International Encyclopedia of Public Policy and Administration - Vol. 2

By Jay M. Shafritz | Go to book overview

terests of the industrialized Northern countries to provide the Third World with aid, on the straightforward grounds that not to do so would fail to develop export markets for the future. To be ungenerous would preclude subsequent profits.

The opposite argument developed as part of the 1990s critique of postwar economic paternalism by the "New Right". The case was made that aid had two deleterious consequences. The first was that it pandered to the disastrous ambitions of Asian, South American, and African leaders, encouraging them to develop showy projects that gratified their egos but impoverished their countries. The second was that, even where this did not occur, a climate of dependency was created and sustained that could only militate against self-sufficiency and economic self-respect in the medium and longer run. Rightly or wrongly, many Third World countries came to believe that this line of argument had outweighed the 1960s consensus and was most obviously to be seen in the policies of the UN financial agencies, the World Bank, and the International Monetary Fund. The conditions for finance offered by these institutions seemed to confirm to the poorer parts of the world that their conditions were of less importance than the maintenance of a stable international financial and trading environment.

Ironically, the West found considerable difficulty in responding to the demands for economic aid by the noncommunist successor states that formerly composed the Soviet Union. Having "won" the Cold War, the victors were now asked to bankroll the economic recovery of the East. No Western government was prepared to throw money at the problem; the lessons of irresponsible recipients who failed to develop sustainable infrastructure had been fully absorbed. The cruel jibe that the USSR was never more than "Upper Volta with missiles" became part and parcel of how the West reacted to the new strategic conditions.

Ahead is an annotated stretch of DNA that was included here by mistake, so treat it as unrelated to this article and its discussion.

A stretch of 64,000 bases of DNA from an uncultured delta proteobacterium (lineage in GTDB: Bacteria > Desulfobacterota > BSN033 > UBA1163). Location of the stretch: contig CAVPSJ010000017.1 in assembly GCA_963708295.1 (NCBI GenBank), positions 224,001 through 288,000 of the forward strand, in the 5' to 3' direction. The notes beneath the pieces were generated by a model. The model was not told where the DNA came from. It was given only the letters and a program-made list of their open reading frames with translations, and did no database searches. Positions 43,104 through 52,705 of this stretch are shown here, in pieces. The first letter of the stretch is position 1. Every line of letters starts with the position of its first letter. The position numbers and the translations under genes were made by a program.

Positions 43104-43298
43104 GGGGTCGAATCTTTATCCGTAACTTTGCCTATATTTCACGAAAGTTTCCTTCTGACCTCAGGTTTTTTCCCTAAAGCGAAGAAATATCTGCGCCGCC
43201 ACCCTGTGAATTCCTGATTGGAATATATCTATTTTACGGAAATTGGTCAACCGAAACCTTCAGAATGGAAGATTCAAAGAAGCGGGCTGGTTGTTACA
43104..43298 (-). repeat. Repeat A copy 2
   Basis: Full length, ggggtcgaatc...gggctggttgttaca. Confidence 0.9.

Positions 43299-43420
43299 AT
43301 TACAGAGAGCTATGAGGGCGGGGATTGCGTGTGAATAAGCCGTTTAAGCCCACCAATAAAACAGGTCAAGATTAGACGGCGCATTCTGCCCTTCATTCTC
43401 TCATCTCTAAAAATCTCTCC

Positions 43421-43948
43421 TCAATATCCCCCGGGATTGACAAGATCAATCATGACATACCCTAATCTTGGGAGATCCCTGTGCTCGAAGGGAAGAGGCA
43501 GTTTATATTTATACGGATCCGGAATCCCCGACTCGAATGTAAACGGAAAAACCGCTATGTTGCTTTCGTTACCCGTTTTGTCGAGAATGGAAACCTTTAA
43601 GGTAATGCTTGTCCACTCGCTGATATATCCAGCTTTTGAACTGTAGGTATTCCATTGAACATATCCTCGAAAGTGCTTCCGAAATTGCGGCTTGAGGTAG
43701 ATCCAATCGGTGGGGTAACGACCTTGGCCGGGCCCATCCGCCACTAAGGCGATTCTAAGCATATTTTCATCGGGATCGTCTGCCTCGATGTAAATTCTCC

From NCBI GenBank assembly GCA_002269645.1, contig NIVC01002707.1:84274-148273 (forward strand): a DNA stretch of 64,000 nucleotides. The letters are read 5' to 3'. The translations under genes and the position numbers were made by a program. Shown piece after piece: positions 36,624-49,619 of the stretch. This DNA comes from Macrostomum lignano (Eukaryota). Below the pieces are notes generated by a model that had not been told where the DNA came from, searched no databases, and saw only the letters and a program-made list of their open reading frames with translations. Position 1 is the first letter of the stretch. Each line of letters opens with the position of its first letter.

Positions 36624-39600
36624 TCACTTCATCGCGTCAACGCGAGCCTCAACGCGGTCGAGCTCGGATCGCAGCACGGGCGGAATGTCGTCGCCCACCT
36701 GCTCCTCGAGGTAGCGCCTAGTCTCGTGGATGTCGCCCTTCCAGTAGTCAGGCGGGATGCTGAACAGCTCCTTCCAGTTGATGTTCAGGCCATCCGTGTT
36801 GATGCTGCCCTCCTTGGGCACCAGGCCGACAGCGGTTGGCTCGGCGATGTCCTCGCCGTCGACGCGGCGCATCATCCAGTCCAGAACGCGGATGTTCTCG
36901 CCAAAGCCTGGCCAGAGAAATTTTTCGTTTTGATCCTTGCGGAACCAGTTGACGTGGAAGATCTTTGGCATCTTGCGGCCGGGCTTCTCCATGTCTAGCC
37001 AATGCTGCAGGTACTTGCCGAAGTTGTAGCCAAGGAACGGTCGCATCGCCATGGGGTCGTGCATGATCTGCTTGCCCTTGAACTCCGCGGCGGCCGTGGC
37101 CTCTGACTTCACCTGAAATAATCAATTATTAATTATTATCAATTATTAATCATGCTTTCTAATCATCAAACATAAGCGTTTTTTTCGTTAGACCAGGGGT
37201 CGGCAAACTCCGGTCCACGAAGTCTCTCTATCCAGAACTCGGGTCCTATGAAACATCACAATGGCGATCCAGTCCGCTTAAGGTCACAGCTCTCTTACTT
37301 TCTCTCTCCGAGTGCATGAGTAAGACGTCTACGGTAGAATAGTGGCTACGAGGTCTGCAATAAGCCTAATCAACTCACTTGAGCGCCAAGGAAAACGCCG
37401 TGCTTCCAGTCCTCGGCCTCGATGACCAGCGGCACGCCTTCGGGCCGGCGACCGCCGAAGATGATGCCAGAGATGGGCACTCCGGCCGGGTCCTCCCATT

The European Bank for Reconstruction and Development was created precisely to address these matters. Sadly, for the poorer states in the less-developed world, the perceived need to grant Russia and its neighbors a special place during the 1990s concentrated aid moneys within the Northern industrial region. Little was available to trickle down to the less-industrialized world. The general economic malaise of the global economy in the first half of the 1990s persuaded those responsible for statecraft that the long-run needs of the Third World could be safely, if with regret, delayed for consideration in due course.

PETER FOOT


BIBLIOGRAPHY

Bauer, P. T., 1985. Reality and Rhetoric: Studies in Economic Development. London: Weidenfeld.

Brandt Commission, 1983. Common Crisis North-South: Cooperation for World Recovey. London: Pan Books.

Thomas, Caroline, 1987. In Search of Security: The Third World in International Relations. London: Harvester/Riennes.

Todaro, P. T., 1989. Economic Development in the Third World. London: Longmans.

FORMAL MODELS OF BUREAUCRACY. Theoretical constructs that are a simplification and an approximation of complex, observable bureaucratic events. The goal of this process is to strip away characteristics that are not fundamental or essential to some specific research question while retaining and simplifying those that are central to the query. This filtering allows researchers to quantify and manipulate a finite number of key variables. Exploration and study is accomplished by establishing situational relationships that correspond to actual scenarios. In public administration, the formal modeling approach is often applied to the analysis of bureaucratic behavior. The core idea is that complex organizations and their outputs can be analyzed as sums of discrete, rational subunits that are modeled with formalistic language and structures. In their most basic structure, formal models of bureaucracy establish and defend a finite set of assumptions that presumably underlie the relationship between actors in a specified system. Typically, these are defined in easily quantifiable terms. Hypotheses are tested deductively by applying different levels to the independent variables of interest and studying the ensuing changes in the dependent variables. Since each of the model aspects is controlled by the researcher, this process resembles experimentation rather than empirical research.